UPDATE: Jerome Williams hopes to be non-tendered by Angels

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UPDATE: Williams’ agent has clarified his comments, saying that his client would be happy to accept any role the Angels give him, but feels confident that he would have appeal as a starting pitcher if he is non-tendered and hits free agency.

1:55 p.m ET: Monday is the deadline for teams to tender contracts to arbitration-eligible players on their 40-man rosters. And Angels right-hander Jerome Williams is one player who hopes to get a chance to test the open market. Or at least that’s what his agent is saying.

Williams, who turns 32 next week, had a 4.57 ERA and 107/55 K/BB ratio in 169 1/3 innings over 25 starts and 12 relief appearances this past season. MLB Trade Rumors estimates that his salary will rise to $3.9 million for his second year of arbitration, which could be a little too rich for the Angels if they merely see him as a swingman/long reliever. Williams has been more effective in relief, but his agent understandably wants to market him as a starter.

Tommy Hanson is also a non-tender candidate for the Angels after he was knocked around to the tune of a 5.42 ERA over 13 starts and two relief appearances this year. Like Williams, MLB Trade Rumors has him projected to make $3.9 million in 2014.

Must-Click Link: “Skunk in the Outfield”

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Sam Miller of ESPN has an amazingly fantastic story today. It’s about a high school tournament baseball game in Rhode Island in 2006. It’s not your typical game story or oral history or look-to-the-past-to-see-the-future kind of thing. The only nod to such conventionality is mention of the fact that former Red Sox prospect Ryan Westmoreland played in the game. That’s mostly a footnote.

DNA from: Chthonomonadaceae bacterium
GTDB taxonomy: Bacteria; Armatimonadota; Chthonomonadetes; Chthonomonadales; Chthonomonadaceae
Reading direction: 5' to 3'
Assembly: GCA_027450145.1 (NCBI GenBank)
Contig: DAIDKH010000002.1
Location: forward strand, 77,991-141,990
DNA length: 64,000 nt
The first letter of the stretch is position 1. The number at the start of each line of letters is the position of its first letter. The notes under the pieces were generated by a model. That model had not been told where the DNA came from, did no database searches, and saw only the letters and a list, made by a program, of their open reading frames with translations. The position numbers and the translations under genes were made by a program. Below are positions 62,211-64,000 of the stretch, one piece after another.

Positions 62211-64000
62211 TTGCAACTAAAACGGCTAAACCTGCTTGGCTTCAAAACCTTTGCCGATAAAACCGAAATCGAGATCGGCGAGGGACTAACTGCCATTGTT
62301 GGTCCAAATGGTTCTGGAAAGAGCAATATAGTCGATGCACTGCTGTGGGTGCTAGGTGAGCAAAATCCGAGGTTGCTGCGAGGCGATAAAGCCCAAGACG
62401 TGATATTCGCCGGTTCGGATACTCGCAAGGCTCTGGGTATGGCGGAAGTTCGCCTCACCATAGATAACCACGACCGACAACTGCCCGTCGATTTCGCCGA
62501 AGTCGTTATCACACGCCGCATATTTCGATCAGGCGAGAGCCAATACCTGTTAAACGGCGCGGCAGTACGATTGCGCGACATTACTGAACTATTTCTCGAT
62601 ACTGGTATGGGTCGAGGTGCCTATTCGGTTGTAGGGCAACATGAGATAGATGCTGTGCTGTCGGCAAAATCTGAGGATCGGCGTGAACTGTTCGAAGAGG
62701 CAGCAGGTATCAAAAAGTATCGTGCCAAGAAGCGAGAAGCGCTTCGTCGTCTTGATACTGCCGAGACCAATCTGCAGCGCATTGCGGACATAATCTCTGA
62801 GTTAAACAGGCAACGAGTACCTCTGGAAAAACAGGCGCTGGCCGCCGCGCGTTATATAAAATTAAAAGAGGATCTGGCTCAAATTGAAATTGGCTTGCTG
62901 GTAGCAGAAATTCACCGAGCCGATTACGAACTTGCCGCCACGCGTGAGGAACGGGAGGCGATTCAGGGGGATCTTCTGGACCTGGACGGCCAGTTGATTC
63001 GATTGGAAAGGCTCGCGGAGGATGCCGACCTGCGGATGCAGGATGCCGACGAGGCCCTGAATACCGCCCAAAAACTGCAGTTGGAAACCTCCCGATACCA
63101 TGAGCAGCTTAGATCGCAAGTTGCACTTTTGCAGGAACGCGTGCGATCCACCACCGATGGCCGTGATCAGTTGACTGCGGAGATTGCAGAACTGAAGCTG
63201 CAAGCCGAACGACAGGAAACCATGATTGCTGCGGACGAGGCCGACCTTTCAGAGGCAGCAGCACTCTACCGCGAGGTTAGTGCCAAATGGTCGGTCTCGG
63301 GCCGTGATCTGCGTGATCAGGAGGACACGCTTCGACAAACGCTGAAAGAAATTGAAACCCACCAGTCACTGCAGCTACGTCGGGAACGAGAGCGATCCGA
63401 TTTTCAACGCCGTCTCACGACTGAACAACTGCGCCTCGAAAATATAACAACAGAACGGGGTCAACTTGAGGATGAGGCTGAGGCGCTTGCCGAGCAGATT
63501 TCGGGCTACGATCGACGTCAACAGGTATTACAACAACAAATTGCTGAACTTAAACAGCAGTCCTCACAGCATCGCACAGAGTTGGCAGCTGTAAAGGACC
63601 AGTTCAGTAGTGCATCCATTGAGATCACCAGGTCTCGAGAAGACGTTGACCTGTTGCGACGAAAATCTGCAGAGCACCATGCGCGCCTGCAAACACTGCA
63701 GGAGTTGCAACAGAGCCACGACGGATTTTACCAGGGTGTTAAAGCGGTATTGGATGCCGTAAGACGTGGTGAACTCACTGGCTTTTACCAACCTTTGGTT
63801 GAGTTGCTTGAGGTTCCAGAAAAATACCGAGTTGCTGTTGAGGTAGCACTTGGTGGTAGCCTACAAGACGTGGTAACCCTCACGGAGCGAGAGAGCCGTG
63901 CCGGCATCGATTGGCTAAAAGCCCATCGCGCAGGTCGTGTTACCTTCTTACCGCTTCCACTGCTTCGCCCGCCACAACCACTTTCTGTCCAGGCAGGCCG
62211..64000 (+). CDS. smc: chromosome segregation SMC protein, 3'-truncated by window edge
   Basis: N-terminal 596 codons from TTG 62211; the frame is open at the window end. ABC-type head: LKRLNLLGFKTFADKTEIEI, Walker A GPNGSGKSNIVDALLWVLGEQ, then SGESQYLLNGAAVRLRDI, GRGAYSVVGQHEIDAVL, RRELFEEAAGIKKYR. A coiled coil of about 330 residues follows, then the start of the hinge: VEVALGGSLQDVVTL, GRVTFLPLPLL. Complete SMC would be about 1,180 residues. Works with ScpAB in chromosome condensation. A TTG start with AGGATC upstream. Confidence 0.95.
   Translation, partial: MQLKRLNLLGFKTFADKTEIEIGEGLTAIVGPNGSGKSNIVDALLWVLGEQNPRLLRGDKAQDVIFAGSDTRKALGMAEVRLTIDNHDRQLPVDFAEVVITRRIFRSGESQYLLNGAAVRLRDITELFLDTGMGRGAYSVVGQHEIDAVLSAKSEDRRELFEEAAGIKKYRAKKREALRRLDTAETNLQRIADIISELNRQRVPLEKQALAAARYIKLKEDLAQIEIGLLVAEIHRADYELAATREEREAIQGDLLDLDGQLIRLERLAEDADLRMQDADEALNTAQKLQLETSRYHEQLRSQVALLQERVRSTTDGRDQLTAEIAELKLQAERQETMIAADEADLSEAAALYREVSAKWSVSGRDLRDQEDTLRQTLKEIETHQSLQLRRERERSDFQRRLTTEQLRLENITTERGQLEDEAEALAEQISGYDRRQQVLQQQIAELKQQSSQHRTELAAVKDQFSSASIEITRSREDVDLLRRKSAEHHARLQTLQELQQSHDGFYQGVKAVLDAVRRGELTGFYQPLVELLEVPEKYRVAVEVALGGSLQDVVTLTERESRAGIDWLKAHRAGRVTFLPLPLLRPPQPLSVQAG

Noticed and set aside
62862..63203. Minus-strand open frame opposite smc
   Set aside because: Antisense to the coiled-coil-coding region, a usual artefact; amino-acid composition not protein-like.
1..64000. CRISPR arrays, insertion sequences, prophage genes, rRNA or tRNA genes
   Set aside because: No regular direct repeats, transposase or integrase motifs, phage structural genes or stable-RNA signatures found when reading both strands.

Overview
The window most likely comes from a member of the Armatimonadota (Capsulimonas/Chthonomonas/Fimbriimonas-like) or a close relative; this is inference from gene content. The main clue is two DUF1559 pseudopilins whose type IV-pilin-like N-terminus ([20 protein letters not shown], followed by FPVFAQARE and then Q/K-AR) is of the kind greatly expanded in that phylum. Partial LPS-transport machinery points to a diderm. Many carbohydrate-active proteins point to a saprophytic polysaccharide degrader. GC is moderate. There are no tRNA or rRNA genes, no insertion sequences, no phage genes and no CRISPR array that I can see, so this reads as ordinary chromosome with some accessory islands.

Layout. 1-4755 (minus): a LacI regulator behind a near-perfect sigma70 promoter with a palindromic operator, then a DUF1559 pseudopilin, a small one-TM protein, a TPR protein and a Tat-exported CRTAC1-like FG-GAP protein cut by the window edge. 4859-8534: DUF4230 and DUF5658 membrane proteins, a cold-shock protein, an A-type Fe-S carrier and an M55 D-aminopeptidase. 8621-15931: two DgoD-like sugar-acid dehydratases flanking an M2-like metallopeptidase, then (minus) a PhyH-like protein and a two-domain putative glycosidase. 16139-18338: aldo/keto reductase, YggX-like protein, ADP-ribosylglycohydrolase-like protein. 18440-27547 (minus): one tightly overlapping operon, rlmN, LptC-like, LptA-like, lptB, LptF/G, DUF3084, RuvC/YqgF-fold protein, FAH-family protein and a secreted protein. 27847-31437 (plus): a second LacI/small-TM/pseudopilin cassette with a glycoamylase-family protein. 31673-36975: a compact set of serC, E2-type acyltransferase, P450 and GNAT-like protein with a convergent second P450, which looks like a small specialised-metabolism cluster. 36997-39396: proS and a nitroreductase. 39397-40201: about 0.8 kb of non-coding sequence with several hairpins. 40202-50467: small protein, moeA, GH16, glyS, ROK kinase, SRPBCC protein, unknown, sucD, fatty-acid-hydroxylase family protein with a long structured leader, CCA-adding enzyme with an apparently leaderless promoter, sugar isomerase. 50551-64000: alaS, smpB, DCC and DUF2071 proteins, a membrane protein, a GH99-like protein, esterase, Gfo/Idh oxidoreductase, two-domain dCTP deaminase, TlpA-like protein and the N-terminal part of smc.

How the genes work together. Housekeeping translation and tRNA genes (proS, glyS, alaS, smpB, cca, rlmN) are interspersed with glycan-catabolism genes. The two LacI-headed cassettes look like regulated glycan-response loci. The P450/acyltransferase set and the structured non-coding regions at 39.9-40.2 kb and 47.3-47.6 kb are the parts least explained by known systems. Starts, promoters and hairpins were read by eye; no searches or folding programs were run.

No, the article is about a trick play — “skunk in the outfield” — concocted by one of the coaches. About how it played out and what went into it before, during and after it happened. Along the way Miller talks about the nature of trick plays and offers a good three dozen amazing insights into the psychology of young baseball players and the strategy of baseball as it unfolds in real time.

Each of these observations could anchor its own story but here they form a grand mosaic. And that’s only mild hyperbole, if in fact it’s hyperbole at all. Indeed, most treatments of such a play would be some video clip with a “wow, look what happened here!” sort of couching. Miller gives a more than ten-year-old trick play an epic treatment that is every bit as enlightening as it is entertaining.

Set some time aside to read this today.

Rubby De La Rosa to undergo a second Tommy John Surgery

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This is unfortunate: Diamondbacks reliever Rubby De La Rosa will undergo Tommy John surgery. This will be the second Tommy John procedure of his career, the first coming back in 2011.

De La Rosa has had elbow  issues for his entire career. Last year his UCL was barking again and he underwent stem cell therapy to try to avoid a second surgery, but it obviously hasn’t worked out. He’s pitched in only nine games this year, allowing four earned runs in seven and two-thirds innings, striking out 12.

I first saw De La Rosa in spring training in 2011. I thought his stuff was pretty phenomenal and figured he’d be a good one. Great stuff is often a function of heavy strain on an elbow, however, and pitchers breaking is, unfortunately, the rule in baseball far more than the exception.

He’ll miss a year at least. We likely won’t see him until spring of 2019, most likely on a minor league deal.